Seeing Her in Everything

Posted: May 17, 2011 in Love and Marriage
Tags: , , , , , , ,

You will never finish any project that you never start.  No matter how simple you think it’s going to be, nor how daunting the task.  You have to get it started if you’re going to get it done.

I’m not really sure why I was such a procrastinator for much of my life or why I would fail to take care of things that needed my attention.  With a big project, it can be so overwhelming that you simply don’t know where to start.  You look at it and it all just seems like too much.  Sometimes that was the case for me.  That was where Mort Fertel’s emails were such a godsend.  I didn’t have to figure out what to do.  I could just follow the instructions.

In the routine maintenance, however, I had no such excuse.   I just didn’t do what needed done.  I didn’t pay attention.  I neglected to maintain the romance and the special things that keep love fresh and new.  I still wanted our love to be like that, but I hadn’t done my part for years and I finally more or less gave up. 

Seemingly out of nowhere, as I would walk through the apartment, I began to see my wife and our history all around me.  Things I hadn’t thought about in years, and things that I had forgotten altogether were suddenly returning to me with great force.  As I passed by a shelf or opened a drawer or cupboard, I would see things that had always been there, but now they reminded me that they had been gifts we had given each other, or were keepsakes from special times and places in our lives.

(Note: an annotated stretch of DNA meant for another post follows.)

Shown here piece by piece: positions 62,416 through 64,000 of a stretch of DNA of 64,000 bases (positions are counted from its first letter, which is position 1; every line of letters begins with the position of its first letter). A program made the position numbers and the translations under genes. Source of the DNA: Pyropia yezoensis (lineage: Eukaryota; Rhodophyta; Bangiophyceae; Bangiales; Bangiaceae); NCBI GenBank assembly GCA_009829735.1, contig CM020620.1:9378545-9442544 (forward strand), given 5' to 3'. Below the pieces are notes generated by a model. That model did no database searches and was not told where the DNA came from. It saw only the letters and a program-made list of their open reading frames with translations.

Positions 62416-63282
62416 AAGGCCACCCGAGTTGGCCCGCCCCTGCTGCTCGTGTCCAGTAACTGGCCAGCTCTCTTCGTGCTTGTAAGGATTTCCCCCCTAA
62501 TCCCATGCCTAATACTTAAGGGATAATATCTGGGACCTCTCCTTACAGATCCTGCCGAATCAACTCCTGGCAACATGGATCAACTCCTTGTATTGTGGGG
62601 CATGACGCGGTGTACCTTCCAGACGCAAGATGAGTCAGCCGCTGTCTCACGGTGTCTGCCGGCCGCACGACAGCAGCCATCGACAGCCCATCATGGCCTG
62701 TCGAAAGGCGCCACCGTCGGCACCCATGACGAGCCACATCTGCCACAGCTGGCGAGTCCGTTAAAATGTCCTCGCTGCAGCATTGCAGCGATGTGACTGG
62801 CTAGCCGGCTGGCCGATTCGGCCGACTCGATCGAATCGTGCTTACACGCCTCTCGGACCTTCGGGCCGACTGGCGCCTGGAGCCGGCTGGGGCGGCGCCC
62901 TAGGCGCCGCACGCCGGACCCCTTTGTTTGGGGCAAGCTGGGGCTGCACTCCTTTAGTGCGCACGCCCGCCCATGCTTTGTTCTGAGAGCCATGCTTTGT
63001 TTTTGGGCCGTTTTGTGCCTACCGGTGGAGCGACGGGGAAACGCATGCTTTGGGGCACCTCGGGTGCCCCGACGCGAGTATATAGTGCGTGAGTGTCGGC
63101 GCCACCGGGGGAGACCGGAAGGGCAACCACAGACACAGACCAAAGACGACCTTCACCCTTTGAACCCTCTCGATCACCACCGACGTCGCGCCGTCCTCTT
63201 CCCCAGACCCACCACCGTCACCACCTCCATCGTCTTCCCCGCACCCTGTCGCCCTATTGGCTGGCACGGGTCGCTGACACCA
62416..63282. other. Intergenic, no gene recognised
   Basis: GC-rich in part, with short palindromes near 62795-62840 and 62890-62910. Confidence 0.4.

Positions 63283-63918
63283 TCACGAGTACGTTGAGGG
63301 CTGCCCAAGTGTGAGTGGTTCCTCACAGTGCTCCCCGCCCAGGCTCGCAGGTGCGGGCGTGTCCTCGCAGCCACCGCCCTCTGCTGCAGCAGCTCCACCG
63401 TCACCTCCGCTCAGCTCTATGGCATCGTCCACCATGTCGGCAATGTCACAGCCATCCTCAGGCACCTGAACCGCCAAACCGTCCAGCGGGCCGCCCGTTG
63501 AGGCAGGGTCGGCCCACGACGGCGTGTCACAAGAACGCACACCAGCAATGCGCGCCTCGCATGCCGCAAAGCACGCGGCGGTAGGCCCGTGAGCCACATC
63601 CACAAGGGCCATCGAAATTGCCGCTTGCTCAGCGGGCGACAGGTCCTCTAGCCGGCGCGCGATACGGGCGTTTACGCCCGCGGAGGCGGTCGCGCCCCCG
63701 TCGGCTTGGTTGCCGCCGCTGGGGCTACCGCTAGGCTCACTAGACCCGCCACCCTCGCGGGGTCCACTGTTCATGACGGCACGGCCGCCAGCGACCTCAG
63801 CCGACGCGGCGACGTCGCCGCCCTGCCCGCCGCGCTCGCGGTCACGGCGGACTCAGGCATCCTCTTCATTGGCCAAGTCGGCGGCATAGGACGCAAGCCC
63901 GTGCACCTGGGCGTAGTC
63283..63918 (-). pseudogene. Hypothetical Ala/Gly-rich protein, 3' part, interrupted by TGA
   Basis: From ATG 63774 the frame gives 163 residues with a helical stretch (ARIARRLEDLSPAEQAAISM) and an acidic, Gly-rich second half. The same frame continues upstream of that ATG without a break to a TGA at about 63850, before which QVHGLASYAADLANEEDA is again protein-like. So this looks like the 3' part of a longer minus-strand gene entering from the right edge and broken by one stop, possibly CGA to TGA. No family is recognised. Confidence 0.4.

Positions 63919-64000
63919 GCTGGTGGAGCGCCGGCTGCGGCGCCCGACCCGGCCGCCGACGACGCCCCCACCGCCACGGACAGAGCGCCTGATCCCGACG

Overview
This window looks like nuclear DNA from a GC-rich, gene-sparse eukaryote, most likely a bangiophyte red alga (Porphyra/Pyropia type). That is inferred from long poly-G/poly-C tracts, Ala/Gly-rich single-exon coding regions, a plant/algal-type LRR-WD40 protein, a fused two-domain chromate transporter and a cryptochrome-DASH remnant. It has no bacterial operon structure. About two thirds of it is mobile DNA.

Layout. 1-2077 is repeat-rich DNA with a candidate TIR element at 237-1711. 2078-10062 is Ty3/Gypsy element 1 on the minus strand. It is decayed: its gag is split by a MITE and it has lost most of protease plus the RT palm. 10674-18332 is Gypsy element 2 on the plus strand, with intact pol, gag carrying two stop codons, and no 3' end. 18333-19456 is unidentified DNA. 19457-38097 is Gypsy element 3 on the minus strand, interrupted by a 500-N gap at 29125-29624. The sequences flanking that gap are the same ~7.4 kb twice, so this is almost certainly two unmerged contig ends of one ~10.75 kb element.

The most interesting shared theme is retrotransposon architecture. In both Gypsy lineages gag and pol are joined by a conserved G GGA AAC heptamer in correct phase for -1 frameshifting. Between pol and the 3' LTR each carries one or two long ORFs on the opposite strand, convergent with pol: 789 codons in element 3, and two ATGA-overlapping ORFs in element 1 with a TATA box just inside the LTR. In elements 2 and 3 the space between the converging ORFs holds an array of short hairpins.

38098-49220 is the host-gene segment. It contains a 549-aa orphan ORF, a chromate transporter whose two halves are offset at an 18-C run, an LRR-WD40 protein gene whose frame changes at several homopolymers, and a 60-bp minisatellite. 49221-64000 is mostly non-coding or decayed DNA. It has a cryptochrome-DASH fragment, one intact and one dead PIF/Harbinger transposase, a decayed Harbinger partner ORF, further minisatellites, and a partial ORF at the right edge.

Where I had forgotten all of the good things that we had shared for more than a decade and allowed myself to focus on the disappointments, I was seeing anew how special and wonderful our marriage had always been.  Where I had allowed myself to blame my loving partner for the marriage going downhill, I could now see how she had always tried to make me happy and had only wanted my love in return.  I was living in the same place, surrounded by the same things, but seeing it all so differently.  I saw her in everything and knew that I had blown it.

That evening, I tried to talk to her.  “This is us, remember?”  I tried to get her to see what I had seen and feel what I felt, but her eyes hadn’t been opened.  Her heart was still hard.  And I was taking the wrong approach.  I would learn that in the days to come.

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